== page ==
My colleagues and I were chatting about the idea of a “good change,” and a lens popped into my head, along with the name: the value triangle. I swear it was an accident.
When a team is trying to discern whether a change they are imparting on their product (and thus the world) is “good,” it’s possible that their conversation is walking the edges of a triangle. This triangle is formed by three values: value to business, value to the user, and value to the ecosystem.
When something is valuable to business, this usually means that the team benefits from this change. When something is valuable to the user, it is usually the user who perceives the change as desirable in one way or another. The third corner is there to anchor the concept of a larger system: does the change benefit the whole surrounding environment that includes the business, and all current and potential users? A quick note aside: usually, when we talk about this last corner, we say things like “thinking about long-term effects.” This is usually true – ecosystems tend to move at a slower clip than individual users. However, it helps to understand that the “long” here is more of a side effect of the scope of the effects, rather than a natural property of the change.
Anyhow, now that we have visualized this triangle, I am going to sheepishly suggest that a “good” change is an endeavor that somehow creates value in all three corners. To better illustrate, it might be useful to imagine what happens when we fail to meet this criteria.
Let’s start with situations when we only hit one of the three. If our change only produces value for our business, we’re probably dealing with something rather uncouth and generally frowned upon. Conversely, if we only produce value for our users, we’re probably soon to be out of business. And if we are only concerned about the ecosystem effects, it’s highly likely we’re not actually doing anything useful.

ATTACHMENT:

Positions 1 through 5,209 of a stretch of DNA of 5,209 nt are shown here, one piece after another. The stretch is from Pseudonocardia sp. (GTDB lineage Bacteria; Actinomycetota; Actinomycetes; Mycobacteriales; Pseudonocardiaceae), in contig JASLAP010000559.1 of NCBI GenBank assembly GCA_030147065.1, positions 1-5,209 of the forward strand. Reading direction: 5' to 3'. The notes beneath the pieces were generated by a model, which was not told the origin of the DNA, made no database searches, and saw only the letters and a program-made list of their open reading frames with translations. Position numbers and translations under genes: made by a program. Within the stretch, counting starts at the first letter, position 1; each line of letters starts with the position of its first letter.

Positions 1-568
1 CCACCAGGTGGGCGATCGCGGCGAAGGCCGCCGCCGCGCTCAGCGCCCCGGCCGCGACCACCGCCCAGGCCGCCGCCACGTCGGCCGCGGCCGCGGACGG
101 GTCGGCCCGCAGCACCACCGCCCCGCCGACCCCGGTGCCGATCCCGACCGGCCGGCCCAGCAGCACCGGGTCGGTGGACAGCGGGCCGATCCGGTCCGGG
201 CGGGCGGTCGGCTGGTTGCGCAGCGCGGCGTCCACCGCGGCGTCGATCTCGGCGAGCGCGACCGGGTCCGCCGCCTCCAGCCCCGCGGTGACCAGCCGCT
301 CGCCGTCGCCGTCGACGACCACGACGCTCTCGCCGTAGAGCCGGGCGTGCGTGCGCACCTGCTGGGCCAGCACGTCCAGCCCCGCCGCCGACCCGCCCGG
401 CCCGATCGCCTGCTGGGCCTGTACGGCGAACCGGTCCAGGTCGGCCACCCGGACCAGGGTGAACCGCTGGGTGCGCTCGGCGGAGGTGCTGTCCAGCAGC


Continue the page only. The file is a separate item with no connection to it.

Moving on to hitting two out of three, delivering a combination of user and business value will feel quite satisfying at first and will fit right at home with a lot of things we humans have done since the Industrial Age. Unfortunately, without considering the effects of our change on the surrounding ecosystem, the all-too-common outcome is an environmental catastrophe – literal or figurative. Moving clockwise in our triangle, focusing on only producing value for users and the ecosystem yields beautiful ideas that die young of starvation. The third combination surprised me. I’ve been looking for something that fits the bill, and with a start, realized that I’ve lived it. The intricately insane web of Soviet bureaucracy, designed with the purpose of birthing a better future for humanity, captured tremendous amounts of value while explicitly favoring the “good of the many” over that of an individual. For a less dramatic example, think of a droll enterprise tool you used recently, and the seeming desire of the tool to ignore or diminish you.
It does seem like hitting all three will be challenging. But hey, if we’re signing up to do “good,” we gotta know it won’t be a walk in the park. At least, you now have this simple lens to use as a guide.